5 hidden time to hire costs

By / December 8, 2015 / , , , / 1 Comment

It’s taking longer than ever before to hire new employees. Extended time to hire does more than slow HR processes down and make recruiters look bad; time to hire costs impact the whole organisation in less obvious ways.

Reports by management consultants CEB and the National Mean Vacancy Duration show these costs are increasing. New positions take between 28 and 68 days to fill, and the average vacant position costs organisations $500 a day.

Put those figures together, and the average vacancy can cost you upwards of $30,000. That cost is just finding a new employee – there are training and onboarding costs on top of that.

Having a position sit vacant for months costs more than job board and recruitment fees. The most obvious effect is that your team is a person short, but there are other ways growing time to hire impacts your workforce.

Here’s 5 of the biggest issues and contributors to a lengthy time to hire:

1. Time to hire costs increase if your candidate receives another offer.

Time to hire
Source: SMU Central University

Top talent is in demand.
Great candidates are no secret. Never assume you’re the only person to know about a great candidate. Their resume has more than likely graced the desk of other HR professionals. Recruiters will likely have heard of them, and anyone they’ve worked with outside the organisation will want them too.

It doesn’t matter if you’re dealing with active or passive candidates – they will take the first job offer that appeals to them. Being that first offer is what makes a difference to your time to hire costs.

The longer it takes to send an offer, the longer it takes to fill the position. Candidates can’t accept jobs stuck in postage limbo, and internal roadblocks increase time to hire.

Consider time to hire more as ‘time to talent‘. Streamline your time to hire procedure to reach the best candidates faster.

2. Current employees need to pick up the load while teams are a person short.

Your teams are expected to produce the same level of output even when they’re a person short. Employees will take on responsibilities on top of their current workload, tasks that fall outside of their skillset, and work on areas of the business unrelated to their job description.

Pushing your employees too hard means poorer performance overall. Employees must cover work outside of their area of expertise and run the risk of faster burnout. The longer it takes you to fill a position, the longer your employees need to play catch-up on an empty role.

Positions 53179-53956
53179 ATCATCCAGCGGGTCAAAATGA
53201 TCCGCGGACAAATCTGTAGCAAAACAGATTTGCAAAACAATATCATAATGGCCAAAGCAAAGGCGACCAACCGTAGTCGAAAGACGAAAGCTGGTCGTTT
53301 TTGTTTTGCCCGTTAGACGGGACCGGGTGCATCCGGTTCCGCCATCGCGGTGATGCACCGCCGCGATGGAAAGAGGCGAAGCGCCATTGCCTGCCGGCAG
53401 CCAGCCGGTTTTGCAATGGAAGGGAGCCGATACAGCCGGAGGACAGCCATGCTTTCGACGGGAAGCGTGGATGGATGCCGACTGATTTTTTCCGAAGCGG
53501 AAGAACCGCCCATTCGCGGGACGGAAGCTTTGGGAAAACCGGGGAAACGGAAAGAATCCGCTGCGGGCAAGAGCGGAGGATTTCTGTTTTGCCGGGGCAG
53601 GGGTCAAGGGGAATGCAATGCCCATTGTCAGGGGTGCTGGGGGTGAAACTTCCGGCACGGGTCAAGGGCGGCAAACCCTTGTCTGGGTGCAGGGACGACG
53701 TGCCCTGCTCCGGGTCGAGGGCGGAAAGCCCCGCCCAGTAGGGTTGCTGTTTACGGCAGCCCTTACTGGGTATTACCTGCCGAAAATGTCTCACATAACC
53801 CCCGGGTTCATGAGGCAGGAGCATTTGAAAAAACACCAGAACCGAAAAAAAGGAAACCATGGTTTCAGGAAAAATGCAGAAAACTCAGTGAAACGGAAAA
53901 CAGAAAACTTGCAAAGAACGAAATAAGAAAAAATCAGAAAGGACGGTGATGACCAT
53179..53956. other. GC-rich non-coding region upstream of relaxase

Covering additional responsibilities leads to avoidable mistakes being made, projects requiring more revisions than normal, and those vital minor details being overlooked.

3. Training a new employee can take 6-18 months

time to hire
Source: SMU Central University

A new employee can take anywhere between 6-18 months to become fully productive. This is the time where they are learning the ropes, developing their skills, and getting to know the organisation. An employee will start operating at full capacity once they’ve developed in these areas.

Extended time to hire costs you additional productivity in training and development. The longer it takes to fill a position, the longer it takes to train a new employee and get them productive.

4. Recruitment firms adding another lengthy step to the hiring process.

Recruiters are not as familiar with your company culture and don’t know who will work well with your team.

They have the added restriction of only having a job description to work off, whereas you have an entire organsiation.

Using external recruiters adds another step to your hiring process, and detaches the job search from the organisation. Time to hire costs from recruiters come in the form of increased fees, and a less targeted search.

5. All the costs involved in being short staffed mount up.

time to hire
Source: SMU Central University

Being short staffed, team members taking on extra roles, posting job ads and following up resumes, and outsourcing to recruiting firms. These are just some of the factors that equate to the $500 a day cost of vacant positions.

The longer you have a position open, the more time to hire costs mount up. An open position isn’t earning any value. Find the right people faster so they can start bringing value.

Find out how much your new hires could be costing you.

How many people do you hire in a year? Now times that by $500.

HROnboard has developed  an onboarding ROI calculator, to measure the potential savings on offer by using employee onboarding software.

Reduce the time it takes to make an offer- cutting back on your time to hire costs as a result.

Hire the best talent whilst saving money on recruitment costs.